U.K. Defends New Covid Tests That Riled Travel Industry
(Bloomberg) -- The U.K.’s decision to force all travelers entering the country to take a pre-flight Covid-19 test, threatening to upend the peak Christmas season for airlines, reflects a “balanced approach” given the threat of the omicron variant, Deputy Prime Minister Dominic Raab.
The government announced last night that all travelers, regardless of their vaccine status, will have to take a Covid test within 48 hours of their departure for the U.K. The move comes a week after the first omicron cases were confirmed in the U.K., which prompted the government to require PCR test within two days of arrival.
“The blanket re-introduction of testing to enter the U.K., on top of the current regime of isolation and PCR testing on arrival is completely out of step with the rest of the world,” British Airways said in a statement Saturday.
Raab defended the latest test decision from both travel industry complaints that it goes too far and from the opposition Labour Party’s charges that the government moved too slowly given the omicron threat. In the week since the variant was detected in the U.K., case numbers have risen to almost 250.
“We will always get the Goldilocks criticism of too much or too little, and I think we’ve taken the right approach,” Raab said on the Trevor Phillips show on Sky News. “We’ve focused on the vaccines and boosters and we’ve got a third of the populations over 12 with a third vaccine injection.”
The government’s latest moves, which also include banning flights from southern Africa, is putting more pressure on airlines that were counting on Christmas travel to help ease the losses accumulated during the pandemic. The risk of a second lost winter has already tanked shares, with the Bloomberg EMEA Airline Index losing 18% in November, its worst monthly performance in more than a year.
Omicron struck at a time the U.K. was already struggling with a surge of cases caused by the delta variant. The U.K. reported almost 44,000 new Covid infections on Sunday, the fifth consecutive day cases topped 40,000. One of the world’s most successful vaccine programs -- more than 80% of people over the age of 12 are double vaccinated -- has helped limit hospitalizations and deaths from delta, though it’s still not known how well the shots work against omicron.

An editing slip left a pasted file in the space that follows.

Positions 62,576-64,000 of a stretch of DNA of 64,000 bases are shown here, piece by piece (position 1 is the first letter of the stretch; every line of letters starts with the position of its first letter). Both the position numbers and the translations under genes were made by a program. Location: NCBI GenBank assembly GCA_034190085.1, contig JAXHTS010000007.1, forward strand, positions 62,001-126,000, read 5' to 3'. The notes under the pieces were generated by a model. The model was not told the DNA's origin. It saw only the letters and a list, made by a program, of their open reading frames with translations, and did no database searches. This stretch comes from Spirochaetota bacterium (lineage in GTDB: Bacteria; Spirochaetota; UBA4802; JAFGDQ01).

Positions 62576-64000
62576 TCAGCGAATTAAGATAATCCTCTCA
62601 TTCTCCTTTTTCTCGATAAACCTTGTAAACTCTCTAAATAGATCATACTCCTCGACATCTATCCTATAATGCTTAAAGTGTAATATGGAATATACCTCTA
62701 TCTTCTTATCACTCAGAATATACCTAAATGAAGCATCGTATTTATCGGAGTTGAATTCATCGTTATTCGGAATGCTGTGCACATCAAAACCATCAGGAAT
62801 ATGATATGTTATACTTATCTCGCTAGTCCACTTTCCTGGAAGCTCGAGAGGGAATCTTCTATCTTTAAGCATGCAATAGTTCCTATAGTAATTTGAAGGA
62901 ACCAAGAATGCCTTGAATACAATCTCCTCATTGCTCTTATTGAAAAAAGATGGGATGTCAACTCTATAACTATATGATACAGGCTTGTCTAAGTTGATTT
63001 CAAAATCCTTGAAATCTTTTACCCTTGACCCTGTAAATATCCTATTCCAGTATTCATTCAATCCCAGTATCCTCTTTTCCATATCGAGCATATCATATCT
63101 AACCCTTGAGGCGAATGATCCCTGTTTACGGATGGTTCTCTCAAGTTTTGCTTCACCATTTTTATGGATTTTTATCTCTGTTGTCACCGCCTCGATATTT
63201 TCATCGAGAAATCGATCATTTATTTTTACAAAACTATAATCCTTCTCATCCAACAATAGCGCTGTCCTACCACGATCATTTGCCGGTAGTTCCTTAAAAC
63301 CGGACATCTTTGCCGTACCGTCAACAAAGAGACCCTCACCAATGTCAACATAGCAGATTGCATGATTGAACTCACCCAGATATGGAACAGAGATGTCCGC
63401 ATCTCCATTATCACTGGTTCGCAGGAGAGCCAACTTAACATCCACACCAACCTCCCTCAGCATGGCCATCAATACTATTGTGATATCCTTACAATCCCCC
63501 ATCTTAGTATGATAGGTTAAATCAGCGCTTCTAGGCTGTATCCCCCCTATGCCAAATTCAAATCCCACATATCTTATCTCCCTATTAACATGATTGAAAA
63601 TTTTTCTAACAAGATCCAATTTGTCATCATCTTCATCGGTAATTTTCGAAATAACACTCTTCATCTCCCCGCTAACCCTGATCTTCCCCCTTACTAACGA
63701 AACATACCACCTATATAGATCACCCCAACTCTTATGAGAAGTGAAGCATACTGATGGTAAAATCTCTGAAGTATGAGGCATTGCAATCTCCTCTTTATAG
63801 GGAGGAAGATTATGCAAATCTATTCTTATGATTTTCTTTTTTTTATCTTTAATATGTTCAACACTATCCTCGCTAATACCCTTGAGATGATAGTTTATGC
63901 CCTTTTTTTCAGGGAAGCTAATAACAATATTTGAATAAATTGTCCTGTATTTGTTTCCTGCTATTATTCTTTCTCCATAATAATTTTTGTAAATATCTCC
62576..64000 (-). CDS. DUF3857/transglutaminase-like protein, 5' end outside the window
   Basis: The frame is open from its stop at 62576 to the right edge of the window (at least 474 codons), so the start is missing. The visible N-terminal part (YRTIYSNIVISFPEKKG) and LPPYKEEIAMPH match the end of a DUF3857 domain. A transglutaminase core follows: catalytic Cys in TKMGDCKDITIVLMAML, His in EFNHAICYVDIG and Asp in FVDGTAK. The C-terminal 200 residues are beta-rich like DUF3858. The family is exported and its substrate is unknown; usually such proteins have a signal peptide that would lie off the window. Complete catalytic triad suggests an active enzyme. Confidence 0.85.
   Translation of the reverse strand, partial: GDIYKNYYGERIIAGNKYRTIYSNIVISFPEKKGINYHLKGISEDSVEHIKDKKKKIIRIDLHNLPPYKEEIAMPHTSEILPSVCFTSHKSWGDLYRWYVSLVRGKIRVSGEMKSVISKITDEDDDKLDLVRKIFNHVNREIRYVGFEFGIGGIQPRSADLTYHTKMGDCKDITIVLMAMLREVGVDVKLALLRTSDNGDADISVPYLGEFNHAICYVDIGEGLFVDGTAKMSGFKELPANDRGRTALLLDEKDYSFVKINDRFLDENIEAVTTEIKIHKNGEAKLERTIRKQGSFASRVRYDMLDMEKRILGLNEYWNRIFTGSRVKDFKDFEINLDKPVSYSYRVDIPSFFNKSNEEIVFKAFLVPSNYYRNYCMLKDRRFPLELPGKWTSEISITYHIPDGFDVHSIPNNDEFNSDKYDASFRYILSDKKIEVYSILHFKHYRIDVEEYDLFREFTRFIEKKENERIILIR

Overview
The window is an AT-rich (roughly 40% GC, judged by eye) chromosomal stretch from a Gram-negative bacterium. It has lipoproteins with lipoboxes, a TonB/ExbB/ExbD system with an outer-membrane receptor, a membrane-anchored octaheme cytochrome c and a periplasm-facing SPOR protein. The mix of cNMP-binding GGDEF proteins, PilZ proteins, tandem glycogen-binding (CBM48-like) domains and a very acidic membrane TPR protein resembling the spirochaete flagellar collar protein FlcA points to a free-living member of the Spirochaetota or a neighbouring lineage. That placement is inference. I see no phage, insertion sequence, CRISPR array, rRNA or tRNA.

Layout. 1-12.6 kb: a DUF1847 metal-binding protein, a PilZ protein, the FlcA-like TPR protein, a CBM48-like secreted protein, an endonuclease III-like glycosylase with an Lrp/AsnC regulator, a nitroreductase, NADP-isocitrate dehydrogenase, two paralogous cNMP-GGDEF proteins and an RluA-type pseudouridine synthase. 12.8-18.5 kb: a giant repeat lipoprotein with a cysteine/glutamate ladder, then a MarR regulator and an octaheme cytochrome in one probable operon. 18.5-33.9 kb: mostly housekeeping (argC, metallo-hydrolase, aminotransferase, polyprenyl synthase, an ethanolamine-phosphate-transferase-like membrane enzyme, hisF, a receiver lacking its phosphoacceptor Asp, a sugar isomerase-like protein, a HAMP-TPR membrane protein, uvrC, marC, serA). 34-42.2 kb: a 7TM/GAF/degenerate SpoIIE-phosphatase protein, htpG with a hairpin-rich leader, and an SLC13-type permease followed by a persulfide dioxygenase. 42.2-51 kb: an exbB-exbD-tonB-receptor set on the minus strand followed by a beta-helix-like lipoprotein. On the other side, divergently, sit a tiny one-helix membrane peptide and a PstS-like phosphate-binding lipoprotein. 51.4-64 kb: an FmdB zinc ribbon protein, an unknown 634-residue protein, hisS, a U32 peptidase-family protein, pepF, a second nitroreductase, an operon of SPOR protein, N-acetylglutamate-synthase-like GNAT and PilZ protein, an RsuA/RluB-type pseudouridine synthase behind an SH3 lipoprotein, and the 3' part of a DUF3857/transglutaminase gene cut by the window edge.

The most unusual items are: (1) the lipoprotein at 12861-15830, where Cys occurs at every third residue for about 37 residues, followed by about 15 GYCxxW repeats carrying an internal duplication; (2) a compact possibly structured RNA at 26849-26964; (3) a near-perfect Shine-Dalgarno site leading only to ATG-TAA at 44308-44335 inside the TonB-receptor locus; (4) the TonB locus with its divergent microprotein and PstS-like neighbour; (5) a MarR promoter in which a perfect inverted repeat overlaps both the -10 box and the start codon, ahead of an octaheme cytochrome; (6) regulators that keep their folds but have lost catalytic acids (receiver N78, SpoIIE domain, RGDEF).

The new pre-arrival test was announced by Health Secretary Sajid Javid on Saturday night, shortly after Transport Minister Grant Shapps said tourists would not require pre-departure testing. In a recent interview with the Daily Telegraph, Shapps had expressly warned that such a move could kill off the travel sector. On Sunday, Shapps said on Twitter that the interview had been pre-recorded before the severity of omicron became clear.
“The introduction of pre-departure testing with little warning is a hammer blow to the business travel industry,” Clive Wratten, chief executive of the Business Travel Association said in a statement. “Public safety is a priority, but businesses will fail, travelers will be stranded and livelihoods devastated by the lack of coherent plans from government.”
Javid also announced that Nigeria would be added to its red list of countries that require a 10-day hotel quarantine at the traveler’s expense. Hours after the first omicron cases were identified in the U.K. on Nov. 27, the government added more African countries to the red list. A day earlier, the U.K. suspended flights from South Africa, Namibia, Lesotho, Botswana, Eswatini and Zimbabwe.
Focusing on limiting the virus’s entry into the U.K. after it was already spreading was “a case of shutting the stable door after the horse has bolted,” Professor Mark Woolhouse, a member of the Scientific Pandemic Influenza Group on Modelling, said on the BBC’s Andrew Marr show on Sunday.
“If Omicron is here in the U.K., and it certainly is, if there’s community transmission in the U.K., and it certainly looks that way, then it’s that community transmission that will drive a next wave,” he said. “I think it’s too late to make a material difference to the course of the Omicron wave if we’re going to have one.”
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